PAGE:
Also, Meiosis in flowering plants provides a direct mechanism for repairing DNA through genetic recombination in reproductive tissues. Sexual reproduction appears to be required for maintaining long-term genomic integrity and only infrequent combinations of extrinsic and intrinsic factors permit shifts to asexuality. Thus the two fundamental aspects of sexual reproduction in flowering plants, cross-fertilization (outcrossing) and meiosis appear to be maintained respectively by the advantages of genetic complementation and recombinational repair.

Interactions with humans

Practical uses

Harvesting rice in Arkansas, 2020
Food from plants: a dish of Dal tadka, Indian lentil soup

Agriculture is almost entirely dependent on angiosperms, which provide virtually all plant-based food and livestock feed. Much of this food derives from a small number of flowering plant families. For instance, half of the world's calorie intake is supplied by just three plants - wheat, rice and maize.

Major food-providing families
Family English Example foods from that family
Poaceae Grasses, cereals Most feedstocks, inc. rice, maize, wheat, barley, rye, oats, pearl millet, sugar cane, sorghum
Fabaceae Legumes, pea family Peas, beans, lentils; for animal feed, clover, alfalfa
Solanaceae Nightshade family Potatoes, tomatoes, peppers, aubergines
Cucurbitaceae Gourd family Squashes, cucumbers, pumpkins, melons
Brassicaceae Cabbage family Cabbage and its varieties, e.g. Brussels sprout, broccoli; mustard; oilseed rape
Apiaceae Parsley family Parsnip, carrot, parsley, coriander, fennel, cumin, caraway
Rutaceae Rue family Oranges, lemons, grapefruits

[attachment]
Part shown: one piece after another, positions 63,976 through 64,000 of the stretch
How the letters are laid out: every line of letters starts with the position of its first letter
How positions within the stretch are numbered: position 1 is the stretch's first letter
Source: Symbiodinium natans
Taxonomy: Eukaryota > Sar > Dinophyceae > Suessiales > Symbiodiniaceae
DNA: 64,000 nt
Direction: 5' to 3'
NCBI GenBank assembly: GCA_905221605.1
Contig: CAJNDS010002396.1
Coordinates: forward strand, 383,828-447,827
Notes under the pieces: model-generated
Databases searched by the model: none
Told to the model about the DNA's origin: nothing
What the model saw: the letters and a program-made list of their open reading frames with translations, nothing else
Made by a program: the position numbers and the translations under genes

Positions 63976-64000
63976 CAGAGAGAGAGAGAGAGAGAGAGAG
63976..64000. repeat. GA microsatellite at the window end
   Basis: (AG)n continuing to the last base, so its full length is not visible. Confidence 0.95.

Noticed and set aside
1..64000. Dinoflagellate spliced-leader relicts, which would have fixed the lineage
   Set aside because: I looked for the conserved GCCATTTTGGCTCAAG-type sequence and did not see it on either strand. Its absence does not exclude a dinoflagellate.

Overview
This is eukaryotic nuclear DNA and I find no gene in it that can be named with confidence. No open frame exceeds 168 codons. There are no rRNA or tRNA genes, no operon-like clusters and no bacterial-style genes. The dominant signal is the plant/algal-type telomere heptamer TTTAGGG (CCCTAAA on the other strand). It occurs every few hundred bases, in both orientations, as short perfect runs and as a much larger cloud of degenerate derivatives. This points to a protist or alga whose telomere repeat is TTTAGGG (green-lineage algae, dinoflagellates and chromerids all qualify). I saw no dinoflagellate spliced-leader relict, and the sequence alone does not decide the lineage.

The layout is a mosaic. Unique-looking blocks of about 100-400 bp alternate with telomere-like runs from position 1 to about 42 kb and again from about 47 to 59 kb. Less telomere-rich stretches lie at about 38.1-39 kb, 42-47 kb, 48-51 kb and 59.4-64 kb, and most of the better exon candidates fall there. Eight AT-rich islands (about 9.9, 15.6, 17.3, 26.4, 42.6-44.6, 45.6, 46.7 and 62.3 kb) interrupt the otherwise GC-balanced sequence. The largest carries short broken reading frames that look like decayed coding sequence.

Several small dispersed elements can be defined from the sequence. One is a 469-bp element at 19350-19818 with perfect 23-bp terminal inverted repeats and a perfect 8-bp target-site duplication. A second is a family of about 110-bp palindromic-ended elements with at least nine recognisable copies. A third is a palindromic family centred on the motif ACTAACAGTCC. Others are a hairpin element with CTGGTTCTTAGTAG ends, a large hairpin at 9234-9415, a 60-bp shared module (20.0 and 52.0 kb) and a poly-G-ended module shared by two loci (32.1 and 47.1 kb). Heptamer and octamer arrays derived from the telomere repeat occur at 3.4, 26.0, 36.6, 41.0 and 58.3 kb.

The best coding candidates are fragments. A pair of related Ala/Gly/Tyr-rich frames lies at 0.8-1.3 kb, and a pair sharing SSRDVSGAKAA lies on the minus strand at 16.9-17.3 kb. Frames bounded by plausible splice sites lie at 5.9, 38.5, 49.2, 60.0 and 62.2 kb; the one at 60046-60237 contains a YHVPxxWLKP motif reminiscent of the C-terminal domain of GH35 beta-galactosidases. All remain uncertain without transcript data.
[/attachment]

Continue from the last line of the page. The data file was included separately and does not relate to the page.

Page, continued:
Rosaceae Rose family Apples, pears, cherries, apricots, plums, peaches

Flowering plants provide a diverse range of materials in the form of wood, paper, fibers such as cotton, flax, and hemp, medicines such as digoxin and opioids, and decorative and landscaping plants. Coffee and hot chocolate are beverages from flowering plants.

Cultural uses

Bird-and-flower painting: Kingfisher and iris kachō-e woodblock print by Ohara Koson (late 19th century)

Both real and fictitious plants play a wide variety of roles in literature and film. Flowers are the subjects of many poems by poets such as William Blake, Robert Frost, and Rabindranath Tagore. Bird-and-flower painting (Huaniaohua) is a kind of Chinese painting that celebrates the beauty of flowering plants. Flowers have been used in literature to convey meaning by authors including William Shakespeare. Flowers are used in a variety of art forms which arrange cut or living plants, such as bonsai, ikebana, and flower arranging. Ornamental plants have sometimes changed the course of history, as in tulipomania. Many countries and regions have floral emblems; a survey of 70 of these found that the most popular flowering plant family for such emblems is Orchidaceae at 15.7% (11 emblems), followed by Fabaceae at 10% (7 emblems), and Asparagaceae, Asteraceae, and Rosaceae all at 5.7% (4 emblems each).

Conservation

Viola calcarata, a species highly vulnerable to climate change.

Human impact on the environment has driven a range of species extinct and is threatening even more today. Multiple organizations such as IUCN and Royal Botanic Gardens, Kew suggest that around 40% of plant species are threatened with extinction. The majority are threatened by habitat loss, but activities such as logging of wild timber trees and collection of medicinal plants, or the introduction of non-native invasive species, also play a role.

Relatively few plant diversity assessments currently consider climate change, yet it is starting to impact plants as well. About 3% of flowering plants are very likely to be driven extinct within a century at 2 °C (3.6 °F) of global warming, and 10% at 3.2 °C (5.8 °F). In worst-case scenarios, half of all tree species may be driven extinct by climate change over that timeframe.

Conservation in this context is the attempt to prevent extinction, whether in situ by protecting plants and their habitats in the wild, or ex situ in seed banks or as living plants. Some 3000 botanic gardens around the world maintain living plants, including over 40% of the species known to be threatened, as an "insurance policy against extinction in the wild." The United Nations' Global Strategy for Plant Conservation asserts that "without plants, there is no life". It aims to "halt the continuing loss of plant diversity" throughout the world.